FILE: Open Carry Ban Washington

Washington Gov. Jay Inslee signs a bill into law, Wednesday, May 12, 2021, at the Capitol in Olympia, Wash., that prohibits openly carrying guns and other weapons at the state Capitol and protests statewide.

The Center Square) – Dovetailing with the hot-button issues of gun violence and abortion in the news recently, several bills passed by the Washington State Legislature this year will go into effect on Thursday.

Per House Bill 1630, the carrying of firearms in certain locations such as school board meetings, city council gatherings, and election offices will be prohibited, with violations being a gross misdemeanor offense.

HB 1630 builds on legislation passed by lawmakers in 2021 and signed into law by Gov. Jay Inslee banning the open carrying of guns and other weapons at the state Capitol in Olympia and public protests statewide.

Also going into effect Thursday is House Bill 1941 that makes it so schools in Washington can’t conduct drills involving “live simulations or reenactments of active shooter scenarios that are not trauma-informed and age and developmentally appropriate.”

That effectively rules out active shooter drills in schools that mimic real shootings, meaning schools will be limited to focusing on basic lockdown procedures.

The gun-related laws going into effect in two days’ time do so in the aftermath of a pair of recent shootings that rocked the nation.

On May 24, an 18-year-old man fatally shot 19 students and two teachers at Robb Elementary School in Uvalde, Texas. Ten days earlier, a gunman killed 10 people at a Topps Friendly Markets store in Buffalo, New York.

The killings re-ignited the long-simmering debate between Second Amendment advocates and gun control proponents.

During a Thursday speech from Washington, D.C., President Joe Biden called for a ban on high-capacity magazines, expanded background checks, red flag laws, and a repeal of the immunity protecting gun manufacturers from being held liable when crimes have been committed with their products.

In the other Washington, both sides are gearing up for battle. On Friday, the Bellevue-based Second Amendment Foundation filed a lawsuit against Attorney General Bob Ferguson and several other officials, challenging the state’s upcoming ban on large capacity magazines for handguns and rifles.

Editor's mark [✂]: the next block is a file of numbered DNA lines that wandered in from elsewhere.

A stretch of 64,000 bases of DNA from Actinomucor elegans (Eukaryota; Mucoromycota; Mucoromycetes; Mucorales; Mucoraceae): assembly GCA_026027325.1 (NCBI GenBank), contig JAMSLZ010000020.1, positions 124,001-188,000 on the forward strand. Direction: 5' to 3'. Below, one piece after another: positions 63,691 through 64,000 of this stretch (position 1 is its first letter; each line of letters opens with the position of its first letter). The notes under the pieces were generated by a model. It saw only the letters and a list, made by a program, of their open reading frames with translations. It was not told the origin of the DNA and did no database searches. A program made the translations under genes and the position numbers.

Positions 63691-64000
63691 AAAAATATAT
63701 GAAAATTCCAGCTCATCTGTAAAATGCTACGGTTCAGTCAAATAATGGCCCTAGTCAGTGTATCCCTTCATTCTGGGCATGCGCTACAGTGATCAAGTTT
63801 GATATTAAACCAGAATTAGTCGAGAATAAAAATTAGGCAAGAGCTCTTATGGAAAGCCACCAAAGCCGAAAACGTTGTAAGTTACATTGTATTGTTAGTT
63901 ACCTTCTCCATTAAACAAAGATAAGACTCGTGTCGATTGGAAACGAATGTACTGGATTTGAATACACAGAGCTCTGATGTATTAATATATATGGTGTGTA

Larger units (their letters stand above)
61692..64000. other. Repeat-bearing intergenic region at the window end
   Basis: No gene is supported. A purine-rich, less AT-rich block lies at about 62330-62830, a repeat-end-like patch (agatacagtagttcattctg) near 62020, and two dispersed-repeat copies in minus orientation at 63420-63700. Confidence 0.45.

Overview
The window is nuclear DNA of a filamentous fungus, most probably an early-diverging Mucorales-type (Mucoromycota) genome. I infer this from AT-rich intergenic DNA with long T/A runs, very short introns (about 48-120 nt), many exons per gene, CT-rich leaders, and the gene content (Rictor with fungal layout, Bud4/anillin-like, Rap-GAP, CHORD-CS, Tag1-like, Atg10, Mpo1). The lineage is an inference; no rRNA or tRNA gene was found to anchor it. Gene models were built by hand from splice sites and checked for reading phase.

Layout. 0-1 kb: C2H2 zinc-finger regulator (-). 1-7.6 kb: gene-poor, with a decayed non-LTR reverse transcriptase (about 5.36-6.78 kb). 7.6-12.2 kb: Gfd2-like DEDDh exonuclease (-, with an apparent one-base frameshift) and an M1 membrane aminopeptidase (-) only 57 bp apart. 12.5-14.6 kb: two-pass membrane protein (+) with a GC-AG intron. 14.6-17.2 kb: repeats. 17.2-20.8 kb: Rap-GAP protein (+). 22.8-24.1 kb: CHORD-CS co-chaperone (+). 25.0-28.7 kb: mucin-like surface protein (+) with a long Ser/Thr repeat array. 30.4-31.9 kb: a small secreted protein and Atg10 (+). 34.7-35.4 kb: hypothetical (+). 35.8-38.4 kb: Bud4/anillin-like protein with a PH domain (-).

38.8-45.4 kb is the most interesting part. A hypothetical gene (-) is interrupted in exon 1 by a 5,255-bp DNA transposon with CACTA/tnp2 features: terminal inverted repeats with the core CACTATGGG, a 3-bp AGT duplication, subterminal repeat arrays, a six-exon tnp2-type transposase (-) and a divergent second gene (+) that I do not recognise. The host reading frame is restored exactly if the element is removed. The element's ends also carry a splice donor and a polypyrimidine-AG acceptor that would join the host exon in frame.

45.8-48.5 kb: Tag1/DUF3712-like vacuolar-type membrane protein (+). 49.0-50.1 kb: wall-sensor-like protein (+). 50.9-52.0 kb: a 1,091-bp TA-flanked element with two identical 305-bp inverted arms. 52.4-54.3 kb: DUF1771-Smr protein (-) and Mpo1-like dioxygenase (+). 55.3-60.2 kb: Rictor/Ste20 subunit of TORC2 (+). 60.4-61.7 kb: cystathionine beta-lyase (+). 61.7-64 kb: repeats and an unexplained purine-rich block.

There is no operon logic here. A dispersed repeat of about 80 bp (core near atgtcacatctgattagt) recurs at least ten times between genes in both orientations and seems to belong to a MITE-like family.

Senate Bill 5078 prohibits the sale of gun magazines with a capacity of more than 10 rounds, along with the manufacturing, distribution or import of such magazines in Washington. It is set to go into effect on July 1.

Meanwhile, on the abortion front, Washington state continues to bolster access to abortion in the form of House Bill 1851, even as the U.S. Supreme Court may be inclined to overturn Roe v. Wade as suggested by a leaked draft of a majority opinion written by Justice Samuel Alito.

The legislation, which also goes into effect on Thursday, confirms that nurse practitioners and physicians assistants are able to provide abortion care in Washington as a legal medical procedure, and shields both patients and providers from prosecution from outside sources.

HB 1851 is a direct response to a bill passed by the Idaho State Legislature modeled after one in Texas that relies on ordinary citizens to enforce a ban on abortions after about six weeks of pregnancy.

Idaho Gov. Brad Little signed the bill into law, but the Idaho Supreme Court has blocked the law from going into effect as planned on April 22. Idaho's highest court on May 20 denied a motion to vacate the stay, filed on behalf of the state and the Legislature. 

In late October 2021, the pro-abortion rights research organization Guttmacher Institute projected a 385% increase in demand for abortion in Washington if Roe is overturned, with many of those women coming from Idaho.

Staff Reporter

Brett Davis reports on Washington state government for The Center Square. He previously worked for public policy organizations the Freedom Foundation and Washington Farm Bureau, as well as various community newspapers.